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Compass grief support group to focus on helping those suffering losses from overdose

Tuesday, January 8, 2019   (0 Comments)
Posted by: Katherine Lally
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Compass Regional Hospice is restructuring its Recovery After a Substance Passing grief support group to be more engaging and welcoming to those who are suffering the loss of a loved one due to overdose death.

The group meets from 6:30 to 8:30 p.m. on the third Thursday of each month at Compass Regional Hospice, 255 Comet Drive, Centreville. The group will meet this winter on Jan. 17, Feb. 21 and March 21.

Grief Support Supervisor Rhonda Knotts said the group now will include dinner, fellowship, guided conversation or activities and the occasional guest speaker.

January’s guest speaker will be Bonnie Scott, a Kent County native who has been in addiction recovery since 2004. She will talk about her experiences with loss due to overdose.

Scott attended Kent County High School and for the past 13 years has lived in Easton as a personal trainer, first at BodyWatts and now as a self-employed personal trainer focusing on seniors over age 55 and people facing orthopedic issues.

In May 2012, Scott lost her only son to an overdose. In 2013, she received her Grief Recovery Specialist certification through the Grief Recovery Institute.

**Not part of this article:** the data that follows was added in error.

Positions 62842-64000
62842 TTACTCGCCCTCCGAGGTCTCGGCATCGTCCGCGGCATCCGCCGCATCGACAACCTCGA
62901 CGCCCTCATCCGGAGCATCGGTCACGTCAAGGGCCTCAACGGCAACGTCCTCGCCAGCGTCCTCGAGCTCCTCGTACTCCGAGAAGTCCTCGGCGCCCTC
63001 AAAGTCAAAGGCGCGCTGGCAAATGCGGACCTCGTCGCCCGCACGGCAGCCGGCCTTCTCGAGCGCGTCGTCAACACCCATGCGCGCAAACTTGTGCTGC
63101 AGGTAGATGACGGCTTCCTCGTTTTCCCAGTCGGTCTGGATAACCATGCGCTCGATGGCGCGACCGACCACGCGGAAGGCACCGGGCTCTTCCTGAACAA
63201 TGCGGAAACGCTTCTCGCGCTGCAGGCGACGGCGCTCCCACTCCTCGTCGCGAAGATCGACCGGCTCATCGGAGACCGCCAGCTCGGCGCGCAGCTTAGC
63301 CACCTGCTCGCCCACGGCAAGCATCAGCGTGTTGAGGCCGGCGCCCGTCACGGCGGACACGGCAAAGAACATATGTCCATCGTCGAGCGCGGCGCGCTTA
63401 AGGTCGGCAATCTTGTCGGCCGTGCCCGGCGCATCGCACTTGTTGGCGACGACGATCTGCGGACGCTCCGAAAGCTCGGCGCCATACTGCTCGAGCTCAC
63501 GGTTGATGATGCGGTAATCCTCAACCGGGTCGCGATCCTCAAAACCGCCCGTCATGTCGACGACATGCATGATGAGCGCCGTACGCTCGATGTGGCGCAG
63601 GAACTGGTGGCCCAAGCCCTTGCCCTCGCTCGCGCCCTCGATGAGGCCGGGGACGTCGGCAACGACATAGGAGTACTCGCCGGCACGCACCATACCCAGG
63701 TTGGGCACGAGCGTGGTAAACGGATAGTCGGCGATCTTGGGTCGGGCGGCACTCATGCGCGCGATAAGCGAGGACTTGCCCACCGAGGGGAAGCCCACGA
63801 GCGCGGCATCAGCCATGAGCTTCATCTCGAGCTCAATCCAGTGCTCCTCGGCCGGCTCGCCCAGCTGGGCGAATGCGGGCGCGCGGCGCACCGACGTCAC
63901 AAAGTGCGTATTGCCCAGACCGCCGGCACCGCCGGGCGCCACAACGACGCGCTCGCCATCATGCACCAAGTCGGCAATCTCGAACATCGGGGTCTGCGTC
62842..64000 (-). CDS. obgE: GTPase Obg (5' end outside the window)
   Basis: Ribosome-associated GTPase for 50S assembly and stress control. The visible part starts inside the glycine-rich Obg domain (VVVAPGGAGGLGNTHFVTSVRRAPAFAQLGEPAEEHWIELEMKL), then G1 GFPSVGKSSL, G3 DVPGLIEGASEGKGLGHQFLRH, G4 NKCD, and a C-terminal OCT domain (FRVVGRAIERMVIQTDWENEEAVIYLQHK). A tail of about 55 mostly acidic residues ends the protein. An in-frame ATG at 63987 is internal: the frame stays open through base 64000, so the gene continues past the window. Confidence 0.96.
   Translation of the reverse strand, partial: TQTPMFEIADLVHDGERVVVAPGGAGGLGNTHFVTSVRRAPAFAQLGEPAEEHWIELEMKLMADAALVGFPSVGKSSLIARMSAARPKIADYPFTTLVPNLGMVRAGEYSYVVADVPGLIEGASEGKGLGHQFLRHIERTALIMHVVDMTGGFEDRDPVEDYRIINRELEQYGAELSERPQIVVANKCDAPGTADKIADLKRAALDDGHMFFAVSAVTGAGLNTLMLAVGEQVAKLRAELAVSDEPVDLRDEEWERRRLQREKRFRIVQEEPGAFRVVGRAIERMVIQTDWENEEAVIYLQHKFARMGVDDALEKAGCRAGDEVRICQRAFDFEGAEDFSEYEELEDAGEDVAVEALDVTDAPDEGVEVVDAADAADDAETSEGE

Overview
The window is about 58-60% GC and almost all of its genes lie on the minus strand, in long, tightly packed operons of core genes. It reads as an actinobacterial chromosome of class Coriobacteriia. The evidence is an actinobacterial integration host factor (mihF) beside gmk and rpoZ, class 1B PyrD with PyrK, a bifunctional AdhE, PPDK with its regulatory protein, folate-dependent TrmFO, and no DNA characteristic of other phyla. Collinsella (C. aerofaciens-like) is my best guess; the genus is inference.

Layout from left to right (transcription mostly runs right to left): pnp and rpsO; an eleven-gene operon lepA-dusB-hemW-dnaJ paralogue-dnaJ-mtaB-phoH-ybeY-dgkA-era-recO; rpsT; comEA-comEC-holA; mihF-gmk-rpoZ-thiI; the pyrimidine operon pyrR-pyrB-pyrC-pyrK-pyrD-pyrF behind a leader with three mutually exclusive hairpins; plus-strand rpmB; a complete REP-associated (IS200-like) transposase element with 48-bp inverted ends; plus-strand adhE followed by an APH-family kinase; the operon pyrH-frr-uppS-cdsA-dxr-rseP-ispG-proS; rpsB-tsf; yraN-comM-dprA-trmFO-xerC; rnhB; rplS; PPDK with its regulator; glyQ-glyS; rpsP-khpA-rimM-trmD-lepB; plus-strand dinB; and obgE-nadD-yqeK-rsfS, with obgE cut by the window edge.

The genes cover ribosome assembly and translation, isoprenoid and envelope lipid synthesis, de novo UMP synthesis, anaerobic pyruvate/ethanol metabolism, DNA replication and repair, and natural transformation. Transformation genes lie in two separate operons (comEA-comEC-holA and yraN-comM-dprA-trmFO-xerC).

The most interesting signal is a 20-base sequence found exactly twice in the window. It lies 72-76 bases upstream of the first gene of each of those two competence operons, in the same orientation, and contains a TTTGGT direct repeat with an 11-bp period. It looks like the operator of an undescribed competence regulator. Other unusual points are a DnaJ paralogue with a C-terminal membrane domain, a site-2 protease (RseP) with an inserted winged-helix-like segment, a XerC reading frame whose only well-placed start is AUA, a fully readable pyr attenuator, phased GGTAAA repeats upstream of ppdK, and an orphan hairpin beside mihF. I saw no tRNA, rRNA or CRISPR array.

Today, she also is a grandmother to three and an ordained minister that performs weddings and, occasionally, funerals, all over Maryland and Delaware. She enjoys crocheting, photography, reading and anything she can make or paint.

Compass Regional Hospice Executive Director Heather Guerieri said supporting families who have lost a loved one due to substance overdose is a natural fit for Compass Regional Hospice.

“Compass Regional Hospice offers assistance to those who are suffering the loss of a loved one after addiction and overdose,” Guerieri said. “The RASP support group is offered to anyone, regardless of whether or not they have been served by Compass. We are honored to offer this support to the communities and patients we serve in Queen Anne’s, Kent and Caroline counties, and we never turn anyone away from these groups based on an inability to pay; they are open to everyone.”

Knotts said grief following a drug overdose is often very complicated and can be different from other forms of grieving. The untimely and traumatic death can cause intense emotional reactions in loved ones, including guilt, shame/stigma, anger, anxiety and fear, and isolation.

“These can be very destructive and toxic emotions in those grieving, and can also be difficult to overcome,” Knotts said. “Survivors often feel the people around them can’t or don’t care to understand their situation or their complex emotions. This leads to survivors oftentimes left to grieve alone. We want you to know that you aren’t alone and that this is a safe space for you to come and open up, or don’t, maybe just listen or enjoy a time of fellowship with those who understand your situation and can help you bridge the path to healing.”

Knotts said the most important thing to know, is that if you are suffering, you are not alone.

“If you know someone who’s suffering from this type of loss, please let them know they are not alone,” Knotts said. “We are here for them, there are things they can do to help themselves, and there are many others out there who truly understand because they are going through the same thing.”   

To learn more about the RASP grief support group, to register or to learn about other grief support programs and services available through Compass Regional Hospice, contact Knotts at 443-262-4109 or

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